Lymphedema affects as many as 10 million Americans, more than all victims of multiple sclerosis, Parkinson’s disease, muscular dystrophy, ALS and AIDS combined. It is not uncommon for lymphedema to occur following a surgery to remove lymph nodes, often done during treatments to fight cancer.
Lymph nodes are important in the human body as they act as a filter, trapping viruses, bacteria and other foreign substances flowing through the body. Normally, such infections are fought by white blood cells, but they can be compromised during cancer treatments.
When there is a lack of lymph drainage in the body, fluid may build up in the body’s extremities, often causing edema, or swelling, in the arms and legs. While this swelling could be minor to some, other victims may suffer severe swelling and could seriously impact a person’s physical abilities. Although lymphedema is not specifically listed as a qualifying condition in Social Security Disability’s handbook, any condition that keeps you out of work may qualify.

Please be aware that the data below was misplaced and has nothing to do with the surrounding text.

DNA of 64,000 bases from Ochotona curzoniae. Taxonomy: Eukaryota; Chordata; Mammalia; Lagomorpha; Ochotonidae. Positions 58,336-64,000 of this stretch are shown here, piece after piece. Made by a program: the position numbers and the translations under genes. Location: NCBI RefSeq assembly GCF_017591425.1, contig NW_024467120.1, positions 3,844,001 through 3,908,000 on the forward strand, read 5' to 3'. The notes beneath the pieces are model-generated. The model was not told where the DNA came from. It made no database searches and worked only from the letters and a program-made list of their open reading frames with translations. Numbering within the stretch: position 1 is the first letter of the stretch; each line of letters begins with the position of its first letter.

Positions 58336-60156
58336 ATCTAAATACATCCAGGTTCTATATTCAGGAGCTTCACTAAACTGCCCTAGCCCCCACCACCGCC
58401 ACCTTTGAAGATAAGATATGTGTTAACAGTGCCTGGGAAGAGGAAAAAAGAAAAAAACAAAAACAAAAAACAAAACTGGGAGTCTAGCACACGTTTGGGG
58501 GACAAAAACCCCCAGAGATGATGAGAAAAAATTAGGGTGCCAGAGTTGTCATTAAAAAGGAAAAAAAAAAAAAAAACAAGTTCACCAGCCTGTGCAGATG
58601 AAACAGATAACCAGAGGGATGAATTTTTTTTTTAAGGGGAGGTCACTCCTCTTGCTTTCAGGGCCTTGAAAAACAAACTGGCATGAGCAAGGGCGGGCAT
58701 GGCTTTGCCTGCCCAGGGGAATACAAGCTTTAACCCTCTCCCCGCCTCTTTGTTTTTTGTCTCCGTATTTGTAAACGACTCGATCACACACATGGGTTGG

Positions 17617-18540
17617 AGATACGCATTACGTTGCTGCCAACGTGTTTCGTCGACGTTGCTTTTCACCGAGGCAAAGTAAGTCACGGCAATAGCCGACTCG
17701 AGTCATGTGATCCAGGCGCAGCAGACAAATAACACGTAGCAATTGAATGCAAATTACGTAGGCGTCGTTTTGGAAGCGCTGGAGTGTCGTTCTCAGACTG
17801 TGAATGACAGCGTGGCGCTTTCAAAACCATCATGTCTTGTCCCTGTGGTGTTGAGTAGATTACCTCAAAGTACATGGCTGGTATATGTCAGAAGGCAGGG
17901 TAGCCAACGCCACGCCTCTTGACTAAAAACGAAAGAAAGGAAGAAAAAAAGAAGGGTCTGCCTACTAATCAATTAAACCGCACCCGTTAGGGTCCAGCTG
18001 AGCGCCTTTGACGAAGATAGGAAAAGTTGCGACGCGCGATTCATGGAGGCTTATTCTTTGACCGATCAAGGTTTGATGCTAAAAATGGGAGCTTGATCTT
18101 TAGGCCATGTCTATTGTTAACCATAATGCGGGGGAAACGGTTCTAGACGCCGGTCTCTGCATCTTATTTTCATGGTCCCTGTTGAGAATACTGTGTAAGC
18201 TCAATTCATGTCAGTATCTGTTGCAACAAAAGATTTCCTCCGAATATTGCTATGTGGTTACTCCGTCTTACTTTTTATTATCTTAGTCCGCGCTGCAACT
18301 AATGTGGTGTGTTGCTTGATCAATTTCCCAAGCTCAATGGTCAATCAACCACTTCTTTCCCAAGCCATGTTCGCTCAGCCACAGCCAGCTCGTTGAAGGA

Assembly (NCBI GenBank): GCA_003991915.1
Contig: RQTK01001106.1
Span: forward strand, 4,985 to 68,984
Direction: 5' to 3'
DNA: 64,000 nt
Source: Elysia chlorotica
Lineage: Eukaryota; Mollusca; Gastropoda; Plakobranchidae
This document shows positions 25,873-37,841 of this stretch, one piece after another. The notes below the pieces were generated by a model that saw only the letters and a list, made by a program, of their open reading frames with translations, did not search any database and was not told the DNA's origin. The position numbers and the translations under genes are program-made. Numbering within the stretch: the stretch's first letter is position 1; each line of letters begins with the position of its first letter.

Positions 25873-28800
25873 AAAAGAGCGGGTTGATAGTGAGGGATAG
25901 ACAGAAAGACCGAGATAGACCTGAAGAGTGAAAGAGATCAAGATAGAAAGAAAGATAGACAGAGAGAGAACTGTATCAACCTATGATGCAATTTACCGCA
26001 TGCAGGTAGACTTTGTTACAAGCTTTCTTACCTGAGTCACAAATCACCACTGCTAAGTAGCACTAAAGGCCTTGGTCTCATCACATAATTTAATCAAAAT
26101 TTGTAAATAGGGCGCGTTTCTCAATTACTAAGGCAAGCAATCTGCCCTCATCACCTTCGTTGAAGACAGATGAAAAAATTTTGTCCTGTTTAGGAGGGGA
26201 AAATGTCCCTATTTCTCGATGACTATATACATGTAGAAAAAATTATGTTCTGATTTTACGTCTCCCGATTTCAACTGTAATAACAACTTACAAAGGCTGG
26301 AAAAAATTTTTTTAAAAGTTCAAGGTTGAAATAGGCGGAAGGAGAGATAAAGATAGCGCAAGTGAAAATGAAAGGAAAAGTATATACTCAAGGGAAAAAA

Millions of Americans suffer from cancer every year. If you or someone you love is suffering from cancer or even lymphedema as a result of cancer treatment, you may wish to consider seeking Social Security disability benefits for illness. If your condition prevents you from maintaining gainful employment and the condition is expected to last at least a year, you may qualify. It is not always easy to fill out the appropriate paperwork, especially since you are already dealing with the condition. You may want to speak with a firm that handles Social Security disability benefits to determine if it is right for you.
Source: WebMD, “Lymphedema – Topic Overview,” Accessed July 21, 2017